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School Busing Days by Brenda Edwards

In 1966 I became part of New York City's School busing program. The challenge was that students from neighborhoods such as mind, the predominantly African-American Bedford Stuyvesant section of Brooklyn would attend schools in neighborhoods such as, at that time, the predominantly white Flatbush section of Brooklyn.

This program was to solve some of the inequities and create a sense of desegregation in the inner city schools.

From six to seventh grade, I would travel on the yellow school bus that would pick me up in my neighborhood and travel what felt like an eternity to my new school. The pick up would include cruising through various areas of Bed-Stuy collecting other African-American and a few Latino children to be transported to our various destinations throughout the Flatbush area. We often joked among ourselves as the bus approached the Fulton Street L, that we were crossing the tracks mimicking the Mason-Dixon line that separated the north from the south.
Please do not get me wrong; this was not necessarily an entirely unpleasant experience. I got to socialize and meet those who would become a friend or two on the bus, and become privy to a better quality of education, but the confusion for me was, if the school busing program was to desegregate schools, why were so many of the black and Latino students placed in classes all to themselves? Was that not a form of segregation?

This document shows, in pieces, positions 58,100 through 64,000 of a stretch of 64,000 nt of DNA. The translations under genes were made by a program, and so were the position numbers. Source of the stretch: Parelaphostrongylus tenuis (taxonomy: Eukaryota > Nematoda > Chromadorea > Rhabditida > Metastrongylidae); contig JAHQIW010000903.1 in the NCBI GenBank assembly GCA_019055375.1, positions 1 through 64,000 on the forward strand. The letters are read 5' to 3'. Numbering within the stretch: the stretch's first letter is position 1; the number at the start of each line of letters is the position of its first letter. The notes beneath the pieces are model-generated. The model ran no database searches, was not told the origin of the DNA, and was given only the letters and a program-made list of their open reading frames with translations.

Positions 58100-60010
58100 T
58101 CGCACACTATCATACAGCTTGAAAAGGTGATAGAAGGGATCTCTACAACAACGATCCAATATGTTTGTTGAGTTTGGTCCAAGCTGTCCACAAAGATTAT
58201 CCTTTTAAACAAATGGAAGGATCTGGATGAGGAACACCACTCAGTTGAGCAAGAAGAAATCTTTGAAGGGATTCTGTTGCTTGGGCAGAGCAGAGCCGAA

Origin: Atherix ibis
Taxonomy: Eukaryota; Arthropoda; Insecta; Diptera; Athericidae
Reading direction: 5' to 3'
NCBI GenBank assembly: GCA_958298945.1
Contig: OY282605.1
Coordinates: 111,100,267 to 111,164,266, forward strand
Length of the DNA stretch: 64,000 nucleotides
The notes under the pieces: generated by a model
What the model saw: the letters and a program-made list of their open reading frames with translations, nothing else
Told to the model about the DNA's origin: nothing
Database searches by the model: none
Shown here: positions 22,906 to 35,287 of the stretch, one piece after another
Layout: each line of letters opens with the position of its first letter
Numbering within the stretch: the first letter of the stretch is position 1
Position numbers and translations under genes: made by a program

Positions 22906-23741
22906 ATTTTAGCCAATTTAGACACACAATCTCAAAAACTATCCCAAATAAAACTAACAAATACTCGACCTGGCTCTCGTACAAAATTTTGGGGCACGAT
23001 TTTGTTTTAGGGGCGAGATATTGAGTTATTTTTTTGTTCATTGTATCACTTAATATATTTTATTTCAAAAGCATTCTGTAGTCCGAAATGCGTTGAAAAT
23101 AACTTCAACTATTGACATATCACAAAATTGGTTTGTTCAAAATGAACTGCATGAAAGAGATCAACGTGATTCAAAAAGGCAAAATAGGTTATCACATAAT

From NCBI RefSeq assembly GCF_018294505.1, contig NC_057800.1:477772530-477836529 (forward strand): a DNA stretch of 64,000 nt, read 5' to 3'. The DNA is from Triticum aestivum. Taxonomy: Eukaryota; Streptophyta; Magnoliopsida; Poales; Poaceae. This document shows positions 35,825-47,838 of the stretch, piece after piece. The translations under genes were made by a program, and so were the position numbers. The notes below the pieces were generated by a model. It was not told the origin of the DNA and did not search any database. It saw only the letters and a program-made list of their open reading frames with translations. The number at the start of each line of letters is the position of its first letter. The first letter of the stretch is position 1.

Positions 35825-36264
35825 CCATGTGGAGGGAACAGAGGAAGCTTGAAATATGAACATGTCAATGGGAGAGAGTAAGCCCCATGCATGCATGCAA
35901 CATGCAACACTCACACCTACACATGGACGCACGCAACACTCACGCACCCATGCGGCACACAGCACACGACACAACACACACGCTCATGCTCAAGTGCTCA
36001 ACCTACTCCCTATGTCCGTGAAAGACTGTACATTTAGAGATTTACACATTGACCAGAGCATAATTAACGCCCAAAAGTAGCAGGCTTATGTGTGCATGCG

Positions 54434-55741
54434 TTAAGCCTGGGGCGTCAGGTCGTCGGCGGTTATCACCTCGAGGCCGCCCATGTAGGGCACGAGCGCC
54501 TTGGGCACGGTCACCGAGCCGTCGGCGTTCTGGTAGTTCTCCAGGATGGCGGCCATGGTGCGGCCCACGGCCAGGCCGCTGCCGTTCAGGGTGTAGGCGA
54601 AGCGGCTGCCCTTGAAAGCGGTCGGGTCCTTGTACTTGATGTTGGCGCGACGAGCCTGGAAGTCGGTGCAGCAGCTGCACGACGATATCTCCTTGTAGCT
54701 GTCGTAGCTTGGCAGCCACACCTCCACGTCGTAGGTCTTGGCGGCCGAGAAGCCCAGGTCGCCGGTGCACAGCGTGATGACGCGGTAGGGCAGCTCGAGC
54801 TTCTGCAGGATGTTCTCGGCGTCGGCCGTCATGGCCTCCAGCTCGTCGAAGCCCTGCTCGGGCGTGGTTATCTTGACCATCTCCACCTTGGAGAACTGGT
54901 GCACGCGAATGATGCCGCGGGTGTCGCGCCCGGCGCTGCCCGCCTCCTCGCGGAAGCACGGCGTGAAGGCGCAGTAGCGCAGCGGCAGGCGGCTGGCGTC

Looking back, I can only surmise that this had something to do with the low level of academic training received by those of us attending an all black school in the inner city. There seemed to be very little recourse or effective planning for students though intelligent were lacking in skills. And there were those who had succumbed to the self-fulfilling prophecy:remaining stagnant in the ideas of others who believed that black students could not do well simply because they were black as if it was an inherent characteristic.

I was one of the black students who was placed in the classes of predominantly white students. I struggled with the work for that first year. Besides being in culture shock, I realized that I was quite behind in academics as opposed to my new classmates. Yet, I had been considered one of the brightest and capable students at my old school.

Luckily the teacher recognized and appreciated my efforts and gave me the extra attention I needed. I was able to catch up and once again become confident in my abilities.

With that problem being solved for the most part, I entered junior high school in the same neighborhood. No more yellow school bus; we would come and go on our own utilizing New York City transportation. I would like to think that the completely empty MTA buses that awaited us outside of the school each day was an act of courtesy, but my instincts tell me that it was to ensure that we would be out of  Flatbush and expediently deposited into our own hood.

As a retired educator, I wonder what has really changed? What was the real purpose of those school busing days back in 1966? It seems to me it was an effort steeped in delusions.


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